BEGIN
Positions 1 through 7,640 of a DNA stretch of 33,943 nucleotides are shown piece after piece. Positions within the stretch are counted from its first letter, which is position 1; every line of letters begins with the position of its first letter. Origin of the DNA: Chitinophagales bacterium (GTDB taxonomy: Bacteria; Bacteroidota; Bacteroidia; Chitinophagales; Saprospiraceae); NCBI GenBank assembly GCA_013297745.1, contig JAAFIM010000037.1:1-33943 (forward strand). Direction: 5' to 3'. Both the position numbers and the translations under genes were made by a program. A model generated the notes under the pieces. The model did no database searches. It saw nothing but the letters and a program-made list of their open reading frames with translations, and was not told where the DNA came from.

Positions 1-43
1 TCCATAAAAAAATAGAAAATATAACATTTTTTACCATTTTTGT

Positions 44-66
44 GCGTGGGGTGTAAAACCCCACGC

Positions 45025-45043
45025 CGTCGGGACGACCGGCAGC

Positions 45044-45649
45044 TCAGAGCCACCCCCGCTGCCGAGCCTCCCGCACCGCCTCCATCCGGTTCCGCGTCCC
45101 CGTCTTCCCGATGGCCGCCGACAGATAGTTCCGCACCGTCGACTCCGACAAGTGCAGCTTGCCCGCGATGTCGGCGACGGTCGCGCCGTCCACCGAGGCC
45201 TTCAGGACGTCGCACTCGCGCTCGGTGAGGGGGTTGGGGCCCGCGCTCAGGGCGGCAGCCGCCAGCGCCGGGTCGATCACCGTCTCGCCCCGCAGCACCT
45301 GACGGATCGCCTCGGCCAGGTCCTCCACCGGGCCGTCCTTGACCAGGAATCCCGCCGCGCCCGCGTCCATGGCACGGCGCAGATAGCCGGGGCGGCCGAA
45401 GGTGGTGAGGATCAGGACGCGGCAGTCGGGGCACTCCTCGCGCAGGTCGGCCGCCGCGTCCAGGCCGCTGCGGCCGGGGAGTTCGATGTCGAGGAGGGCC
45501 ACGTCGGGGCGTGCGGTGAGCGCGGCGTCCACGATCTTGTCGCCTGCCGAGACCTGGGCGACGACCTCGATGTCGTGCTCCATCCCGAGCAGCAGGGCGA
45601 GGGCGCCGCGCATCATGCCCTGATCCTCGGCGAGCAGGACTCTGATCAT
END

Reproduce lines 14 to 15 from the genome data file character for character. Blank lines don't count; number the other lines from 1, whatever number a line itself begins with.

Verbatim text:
45501 ACGTCGGGGCGTGCGGTGAGCGCGGCGTCCACGATCTTGTCGCCTGCCGAGACCTGGGCGACGACCTCGATGTCGTGCTCCATCCCGAGCAGCAGGGCGA
45601 GGGCGCCGCGCATCATGCCCTGATCCTCGGCGAGCAGGACTCTGATCAT